There are a couple of problems with some of the national brands when it comes to smaller groups and candy fundraising. The first problem is the cost and therefore the profit percentage available to the group. When you purchase fundraising candy your cost is determined by the number of cases you purchase at one time. The more cases you buy the lower your price.
Obviously that pricing favors larger groups. It is not only geared favorably towards larger groups but the minimum orders sometimes preclude smaller groups and individuals from even holding a candy bar fundraiser.
Quite often the national brands have minimum orders of 6 or more cases. When you consider the price per case to be more than $100 than the minimum investment to get started is $600 or more. That is way too much for smaller groups.
Companies like the Original One Dollar Bar have capitalized on that predicament by selling their candy with only a one case minimum. That means even the smallest groups can purchase a single case of candy, sell it and use the proceeds to buy an additional case or two if they choose to reinvest their profits.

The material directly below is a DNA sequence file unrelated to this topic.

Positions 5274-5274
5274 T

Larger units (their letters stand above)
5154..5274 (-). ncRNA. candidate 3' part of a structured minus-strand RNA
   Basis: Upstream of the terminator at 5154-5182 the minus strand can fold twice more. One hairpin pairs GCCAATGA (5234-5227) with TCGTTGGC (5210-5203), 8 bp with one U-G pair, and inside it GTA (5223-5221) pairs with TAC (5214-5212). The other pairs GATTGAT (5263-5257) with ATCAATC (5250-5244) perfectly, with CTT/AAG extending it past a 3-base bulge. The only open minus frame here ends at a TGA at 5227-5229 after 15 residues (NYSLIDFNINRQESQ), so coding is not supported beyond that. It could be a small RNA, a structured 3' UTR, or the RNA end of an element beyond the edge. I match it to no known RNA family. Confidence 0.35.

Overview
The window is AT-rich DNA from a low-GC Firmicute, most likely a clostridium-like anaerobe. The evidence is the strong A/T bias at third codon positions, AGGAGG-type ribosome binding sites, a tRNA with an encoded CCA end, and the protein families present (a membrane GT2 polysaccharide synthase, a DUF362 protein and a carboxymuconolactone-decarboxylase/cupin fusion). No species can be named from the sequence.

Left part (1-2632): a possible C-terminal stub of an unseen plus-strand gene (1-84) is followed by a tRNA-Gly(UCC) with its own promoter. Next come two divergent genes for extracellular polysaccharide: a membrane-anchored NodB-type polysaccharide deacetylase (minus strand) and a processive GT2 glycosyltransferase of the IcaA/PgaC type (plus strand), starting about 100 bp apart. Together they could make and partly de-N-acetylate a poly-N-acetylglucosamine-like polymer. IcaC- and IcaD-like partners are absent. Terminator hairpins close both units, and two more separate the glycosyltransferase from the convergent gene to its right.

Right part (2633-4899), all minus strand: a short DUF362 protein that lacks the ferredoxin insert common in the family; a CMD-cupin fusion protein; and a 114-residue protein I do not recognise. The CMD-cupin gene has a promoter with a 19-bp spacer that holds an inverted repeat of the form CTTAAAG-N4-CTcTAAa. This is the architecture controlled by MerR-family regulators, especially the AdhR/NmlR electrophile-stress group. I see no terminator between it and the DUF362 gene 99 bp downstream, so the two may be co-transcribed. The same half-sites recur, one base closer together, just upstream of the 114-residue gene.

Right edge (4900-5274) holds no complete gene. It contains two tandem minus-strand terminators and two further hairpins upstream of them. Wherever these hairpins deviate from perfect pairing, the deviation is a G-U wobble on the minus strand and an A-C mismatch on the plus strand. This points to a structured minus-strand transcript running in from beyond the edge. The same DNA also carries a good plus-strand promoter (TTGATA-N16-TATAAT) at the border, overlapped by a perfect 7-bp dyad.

But it is not only that there is a one case minimum. If you sell a fundraising specific candy line then you are not competing with discount chains or vending machines on prices. Lots of times fundraising specific candy bars are larger than national brands. They spend their money on the candy and do not have the cost of the national promotions and corporate overhead.
While the Original One Dollar Bar may not be as well known as Hershey’s Candy Fundraisers they quite often sell just as well. The wrappers are made with fundraising in mind and are designed to help you sell it to people who know they are supporting you by purchasing your candy.